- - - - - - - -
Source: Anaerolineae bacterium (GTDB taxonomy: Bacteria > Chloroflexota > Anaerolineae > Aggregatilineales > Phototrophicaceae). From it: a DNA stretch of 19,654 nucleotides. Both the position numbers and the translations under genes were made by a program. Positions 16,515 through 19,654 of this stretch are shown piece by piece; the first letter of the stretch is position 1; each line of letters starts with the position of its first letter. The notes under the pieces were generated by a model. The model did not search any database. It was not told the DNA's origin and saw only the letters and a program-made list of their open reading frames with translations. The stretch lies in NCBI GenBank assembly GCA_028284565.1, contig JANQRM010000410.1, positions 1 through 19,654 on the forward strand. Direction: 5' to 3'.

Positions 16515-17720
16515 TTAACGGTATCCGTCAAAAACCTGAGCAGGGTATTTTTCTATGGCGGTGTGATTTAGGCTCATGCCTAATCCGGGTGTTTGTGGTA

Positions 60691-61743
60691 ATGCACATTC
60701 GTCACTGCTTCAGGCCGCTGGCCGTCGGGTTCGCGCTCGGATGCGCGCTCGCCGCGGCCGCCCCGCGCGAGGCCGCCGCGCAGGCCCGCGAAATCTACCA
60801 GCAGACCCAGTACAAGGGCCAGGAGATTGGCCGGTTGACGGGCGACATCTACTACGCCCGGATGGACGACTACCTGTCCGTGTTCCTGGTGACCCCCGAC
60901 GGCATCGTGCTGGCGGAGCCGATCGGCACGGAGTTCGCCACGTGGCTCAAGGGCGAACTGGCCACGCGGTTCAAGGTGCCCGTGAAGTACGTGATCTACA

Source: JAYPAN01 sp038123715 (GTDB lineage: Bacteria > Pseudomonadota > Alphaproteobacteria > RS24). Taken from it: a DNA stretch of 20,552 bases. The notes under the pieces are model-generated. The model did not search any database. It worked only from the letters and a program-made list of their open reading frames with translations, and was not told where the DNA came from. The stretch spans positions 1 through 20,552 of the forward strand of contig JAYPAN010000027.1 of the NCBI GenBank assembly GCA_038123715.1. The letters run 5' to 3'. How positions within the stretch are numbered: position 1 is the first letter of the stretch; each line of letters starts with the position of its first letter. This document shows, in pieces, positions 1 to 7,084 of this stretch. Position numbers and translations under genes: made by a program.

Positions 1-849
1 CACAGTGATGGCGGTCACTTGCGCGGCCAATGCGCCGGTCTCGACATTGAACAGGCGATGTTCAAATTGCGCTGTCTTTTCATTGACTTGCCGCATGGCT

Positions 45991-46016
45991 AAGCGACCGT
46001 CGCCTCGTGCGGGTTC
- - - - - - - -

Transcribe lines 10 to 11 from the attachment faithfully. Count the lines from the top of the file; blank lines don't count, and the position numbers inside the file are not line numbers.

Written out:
Positions 1-849
1 CACAGTGATGGCGGTCACTTGCGCGGCCAATGCGCCGGTCTCGACATTGAACAGGCGATGTTCAAATTGCGCTGTCTTTTCATTGACTTGCCGCATGGCT